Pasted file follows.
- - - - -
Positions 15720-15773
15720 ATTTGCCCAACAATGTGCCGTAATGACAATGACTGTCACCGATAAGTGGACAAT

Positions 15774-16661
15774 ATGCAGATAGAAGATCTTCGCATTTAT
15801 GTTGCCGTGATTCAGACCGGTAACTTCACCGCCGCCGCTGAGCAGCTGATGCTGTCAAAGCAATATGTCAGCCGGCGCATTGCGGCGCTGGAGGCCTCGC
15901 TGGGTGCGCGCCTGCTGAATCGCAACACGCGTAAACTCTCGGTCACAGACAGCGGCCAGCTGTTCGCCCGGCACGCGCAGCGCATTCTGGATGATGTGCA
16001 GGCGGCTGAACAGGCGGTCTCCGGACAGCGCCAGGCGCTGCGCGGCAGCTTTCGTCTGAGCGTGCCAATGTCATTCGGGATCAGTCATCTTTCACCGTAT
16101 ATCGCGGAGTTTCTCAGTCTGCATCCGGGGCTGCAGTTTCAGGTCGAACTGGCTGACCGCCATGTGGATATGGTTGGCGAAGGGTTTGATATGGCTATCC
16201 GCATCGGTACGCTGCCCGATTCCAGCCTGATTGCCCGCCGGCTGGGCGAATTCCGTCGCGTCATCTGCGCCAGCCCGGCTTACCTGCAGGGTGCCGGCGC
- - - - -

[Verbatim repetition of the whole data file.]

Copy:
Positions 15720-15773
15720 ATTTGCCCAACAATGTGCCGTAATGACAATGACTGTCACCGATAAGTGGACAAT

Positions 15774-16661
15774 ATGCAGATAGAAGATCTTCGCATTTAT
15801 GTTGCCGTGATTCAGACCGGTAACTTCACCGCCGCCGCTGAGCAGCTGATGCTGTCAAAGCAATATGTCAGCCGGCGCATTGCGGCGCTGGAGGCCTCGC
15901 TGGGTGCGCGCCTGCTGAATCGCAACACGCGTAAACTCTCGGTCACAGACAGCGGCCAGCTGTTCGCCCGGCACGCGCAGCGCATTCTGGATGATGTGCA
16001 GGCGGCTGAACAGGCGGTCTCCGGACAGCGCCAGGCGCTGCGCGGCAGCTTTCGTCTGAGCGTGCCAATGTCATTCGGGATCAGTCATCTTTCACCGTAT
16101 ATCGCGGAGTTTCTCAGTCTGCATCCGGGGCTGCAGTTTCAGGTCGAACTGGCTGACCGCCATGTGGATATGGTTGGCGAAGGGTTTGATATGGCTATCC
16201 GCATCGGTACGCTGCCCGATTCCAGCCTGATTGCCCGCCGGCTGGGCGAATTCCGTCGCGTCATCTGCGCCAGCCCGGCTTACCTGCAGGGTGCCGGCGC